RELATED: Revenge Porn King Hunter Moore Finally Arrested

Yet she also believes that the new law falls short by not including a provision that would allow for the takedown of a victim’s photos and videos beyond the offender’s site. So even if those files vanish in one place, they could live on throughout the Internet.

Unrelated to revenge porn, Citron would also support regulations or legislation that allow users to demand that data brokers—the companies that track our activity online and resell that data to advertisers and other third parties—delete that collected information, on the grounds that it’s not public or of public interest.

If those sound suspiciously like requests for some version of the EU ruling—with its expansive demands for link deletion—welcome to the complex, circuitous world of digital privacy. But the key issue is, once again, the expectation of privacy. Nude photos and online spending habits are private. Proof that a lawyer was found guilty of breaking the law is not. Unlike the right to free speech, which is relatively easy to define and quite literally the first concern of the U.S. Constitution, the right to privacy is a necessarily complicated concept defined by context and exceptions. And while the two rights can come into direct conflict, freedom of speech tends to bolster privacy, allowing news outlets to cover the NSA’s more nefarious spying activities, for example.

Neither the CCRI nor the ACLU are claiming that stateside privacy laws are perfect. Citron is pushing for an update to the federal cyberstalking law that would demand a takedown of specific victim-related data if the offender is found guilty (a topic addressed at length in her book, Hate 3.0: A Civil Rights Agenda to Combat Discriminatory Online Harassment, due out this August). And Rowland is concerned about privacy violations that lead back to the government, including the public release of mugshots, even for individuals who were booked but never convicted.… Read the rest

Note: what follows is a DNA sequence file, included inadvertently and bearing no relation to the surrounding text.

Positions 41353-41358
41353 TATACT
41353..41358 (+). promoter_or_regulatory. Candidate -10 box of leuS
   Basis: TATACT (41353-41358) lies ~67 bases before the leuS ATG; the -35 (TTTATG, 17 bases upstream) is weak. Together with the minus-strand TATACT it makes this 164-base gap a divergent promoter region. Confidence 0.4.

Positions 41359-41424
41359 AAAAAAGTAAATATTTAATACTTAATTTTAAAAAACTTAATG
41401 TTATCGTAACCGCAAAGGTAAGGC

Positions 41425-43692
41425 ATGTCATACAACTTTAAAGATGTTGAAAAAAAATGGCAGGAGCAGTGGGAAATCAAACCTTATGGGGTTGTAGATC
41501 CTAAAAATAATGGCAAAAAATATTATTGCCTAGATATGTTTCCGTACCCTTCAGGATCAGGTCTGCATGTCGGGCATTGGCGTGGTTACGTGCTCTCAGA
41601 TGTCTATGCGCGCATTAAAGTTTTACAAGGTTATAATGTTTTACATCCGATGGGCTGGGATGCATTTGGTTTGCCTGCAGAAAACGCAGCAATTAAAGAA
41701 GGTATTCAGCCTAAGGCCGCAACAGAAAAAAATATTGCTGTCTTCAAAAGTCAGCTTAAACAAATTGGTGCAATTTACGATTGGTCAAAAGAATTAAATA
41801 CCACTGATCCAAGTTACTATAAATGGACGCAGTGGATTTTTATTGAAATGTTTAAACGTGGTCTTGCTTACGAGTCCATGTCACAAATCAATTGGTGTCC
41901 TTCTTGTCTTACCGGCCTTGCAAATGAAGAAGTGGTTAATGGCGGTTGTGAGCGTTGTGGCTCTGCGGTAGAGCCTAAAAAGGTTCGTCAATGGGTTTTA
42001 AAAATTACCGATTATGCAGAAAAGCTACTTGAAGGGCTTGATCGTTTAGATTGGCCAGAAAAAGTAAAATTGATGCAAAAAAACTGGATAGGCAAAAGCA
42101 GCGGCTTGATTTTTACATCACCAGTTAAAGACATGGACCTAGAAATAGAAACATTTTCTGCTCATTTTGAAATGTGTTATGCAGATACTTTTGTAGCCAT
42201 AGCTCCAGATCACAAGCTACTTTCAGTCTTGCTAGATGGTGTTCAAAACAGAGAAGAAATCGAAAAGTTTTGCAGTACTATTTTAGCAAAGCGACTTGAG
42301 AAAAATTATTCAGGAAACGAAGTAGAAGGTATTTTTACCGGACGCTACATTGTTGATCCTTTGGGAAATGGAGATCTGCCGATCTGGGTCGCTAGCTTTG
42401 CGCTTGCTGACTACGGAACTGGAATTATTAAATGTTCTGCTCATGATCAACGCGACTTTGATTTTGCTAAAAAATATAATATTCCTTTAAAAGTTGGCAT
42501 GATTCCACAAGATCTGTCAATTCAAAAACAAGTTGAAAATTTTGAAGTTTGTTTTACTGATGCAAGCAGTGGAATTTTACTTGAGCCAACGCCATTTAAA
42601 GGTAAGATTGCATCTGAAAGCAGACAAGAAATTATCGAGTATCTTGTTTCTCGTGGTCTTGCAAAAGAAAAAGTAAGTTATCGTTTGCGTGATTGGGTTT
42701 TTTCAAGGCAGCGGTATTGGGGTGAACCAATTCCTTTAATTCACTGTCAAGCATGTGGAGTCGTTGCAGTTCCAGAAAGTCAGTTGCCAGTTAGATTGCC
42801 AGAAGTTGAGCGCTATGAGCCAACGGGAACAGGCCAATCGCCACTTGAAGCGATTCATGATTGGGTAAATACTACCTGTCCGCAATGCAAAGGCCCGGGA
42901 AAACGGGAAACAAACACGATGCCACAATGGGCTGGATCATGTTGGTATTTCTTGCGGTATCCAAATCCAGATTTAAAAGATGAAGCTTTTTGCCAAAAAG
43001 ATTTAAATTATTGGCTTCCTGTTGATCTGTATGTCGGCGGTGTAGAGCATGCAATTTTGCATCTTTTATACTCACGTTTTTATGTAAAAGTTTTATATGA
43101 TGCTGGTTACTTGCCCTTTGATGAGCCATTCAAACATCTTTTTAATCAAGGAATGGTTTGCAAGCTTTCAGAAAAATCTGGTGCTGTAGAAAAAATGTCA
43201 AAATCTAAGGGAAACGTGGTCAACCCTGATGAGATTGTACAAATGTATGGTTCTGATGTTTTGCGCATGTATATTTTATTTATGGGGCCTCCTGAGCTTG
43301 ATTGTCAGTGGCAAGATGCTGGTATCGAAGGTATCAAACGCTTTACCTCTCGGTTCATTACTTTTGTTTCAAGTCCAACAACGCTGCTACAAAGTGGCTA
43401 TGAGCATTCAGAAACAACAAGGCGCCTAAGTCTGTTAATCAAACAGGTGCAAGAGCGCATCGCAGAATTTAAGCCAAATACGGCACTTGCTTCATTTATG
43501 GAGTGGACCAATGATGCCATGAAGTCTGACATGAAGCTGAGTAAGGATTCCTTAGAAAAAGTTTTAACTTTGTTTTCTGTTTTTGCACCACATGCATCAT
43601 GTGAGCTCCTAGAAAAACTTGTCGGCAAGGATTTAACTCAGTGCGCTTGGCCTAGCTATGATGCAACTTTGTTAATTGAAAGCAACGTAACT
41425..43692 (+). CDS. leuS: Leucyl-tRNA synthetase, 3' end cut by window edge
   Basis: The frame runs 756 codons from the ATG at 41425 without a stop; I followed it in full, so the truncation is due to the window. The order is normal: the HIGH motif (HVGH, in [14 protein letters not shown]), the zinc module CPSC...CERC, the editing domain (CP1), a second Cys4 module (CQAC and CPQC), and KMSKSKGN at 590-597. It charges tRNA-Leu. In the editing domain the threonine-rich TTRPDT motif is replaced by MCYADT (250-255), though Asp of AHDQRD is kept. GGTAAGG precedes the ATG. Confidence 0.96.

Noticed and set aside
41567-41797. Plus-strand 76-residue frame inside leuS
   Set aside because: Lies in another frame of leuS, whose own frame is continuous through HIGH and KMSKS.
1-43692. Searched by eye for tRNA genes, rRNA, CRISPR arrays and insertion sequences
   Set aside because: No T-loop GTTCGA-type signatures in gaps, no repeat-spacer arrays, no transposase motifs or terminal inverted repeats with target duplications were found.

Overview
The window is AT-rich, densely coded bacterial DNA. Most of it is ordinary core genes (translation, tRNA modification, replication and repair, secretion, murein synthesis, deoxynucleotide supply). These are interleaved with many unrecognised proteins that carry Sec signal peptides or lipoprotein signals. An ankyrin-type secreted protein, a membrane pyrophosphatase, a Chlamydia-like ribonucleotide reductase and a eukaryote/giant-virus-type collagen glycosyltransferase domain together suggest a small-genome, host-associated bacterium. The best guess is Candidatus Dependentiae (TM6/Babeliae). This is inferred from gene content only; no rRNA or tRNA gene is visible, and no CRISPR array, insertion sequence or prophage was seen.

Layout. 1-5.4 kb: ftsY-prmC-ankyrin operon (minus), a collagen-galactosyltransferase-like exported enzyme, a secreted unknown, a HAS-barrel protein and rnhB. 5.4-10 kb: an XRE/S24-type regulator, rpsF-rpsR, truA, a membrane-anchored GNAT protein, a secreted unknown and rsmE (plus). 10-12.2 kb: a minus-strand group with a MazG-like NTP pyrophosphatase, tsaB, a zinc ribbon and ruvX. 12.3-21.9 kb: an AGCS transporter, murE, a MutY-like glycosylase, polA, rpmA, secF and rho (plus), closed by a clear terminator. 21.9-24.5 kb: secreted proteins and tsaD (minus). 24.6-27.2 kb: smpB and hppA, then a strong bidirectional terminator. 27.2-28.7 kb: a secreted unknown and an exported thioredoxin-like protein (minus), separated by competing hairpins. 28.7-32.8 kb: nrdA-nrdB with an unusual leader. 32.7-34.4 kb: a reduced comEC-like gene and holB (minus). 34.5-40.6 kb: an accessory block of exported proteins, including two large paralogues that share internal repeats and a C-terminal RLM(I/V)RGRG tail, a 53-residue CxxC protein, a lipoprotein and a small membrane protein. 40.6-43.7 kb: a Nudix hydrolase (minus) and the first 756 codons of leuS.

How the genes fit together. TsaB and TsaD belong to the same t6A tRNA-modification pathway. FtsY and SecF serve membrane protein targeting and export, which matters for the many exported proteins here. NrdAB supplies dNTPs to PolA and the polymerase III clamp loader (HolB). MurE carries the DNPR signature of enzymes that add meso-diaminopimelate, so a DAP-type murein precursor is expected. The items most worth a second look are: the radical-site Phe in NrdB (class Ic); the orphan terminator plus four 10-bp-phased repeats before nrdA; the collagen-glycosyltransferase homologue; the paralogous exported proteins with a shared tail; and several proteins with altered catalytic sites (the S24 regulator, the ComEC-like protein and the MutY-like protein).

Illinois Senate votes to outlaw revenge porn

SPRINGFIELD — Posting sexually explicit pictures of intimate friends or ex-lovers on the web would become illegal in Illinois under legislation the Senate passed Thursday.

Sponsoring Sen. Michael Hastings, D-Orland Hills, said the practice, known as revenge porn, represents “cyberbullying at its max.”

Under the proposal, it would be a felony to post nude and sexually explicit pictures of another person without his or her permission. The bill also would make it a crime to require a fee to get pictures removed from a web site. The maximum penalty would be up to three years in prison and a $25,000 fine, though judges would have discretion to impose lesser punishment.

Rep. Scott Drury, D-Highwood, will sponsor Hastings’ measure in the House, but has his own version and expects to meld the two together.

“Legislation like this is needed in Illinois,” said Drury, who noted similar bills have passed in California and New Jersey. “It’s needed everywhere and on a federal level. I think this is a big problem. It ruins people’s lives. So we need to do something to help.”

The move attempts to update statutes to address technological changes as social media advances on the Internet.

The Illinois chapter of the American Civil Liberties Union has argued the bill would limit the First Amendment right to free speech, but Hastings said not all speech is protected in the U.S. Constitution.

“Anything that’s obscene in nature isn’t protected,” Hastings said. “I think that non-consensual explicit pictures posted online is obscene, and it won’t hold the same judicial standard as regular free speech would.”

The bill passed the Senate 52-0.

mzurick@tribune.com

Illinois Senate votes to outlaw revenge porn – Chicago Tribune
http://www.chicagotribune.com/news/politics/clout/chi-illinois-senate-votes-to-outlaw-revenge-porn-20140227,0,6509340.story
revenge porn – Google News… Read the rest

California debates bill to punish “revenge porn” – San Francisco Chronicle (blog)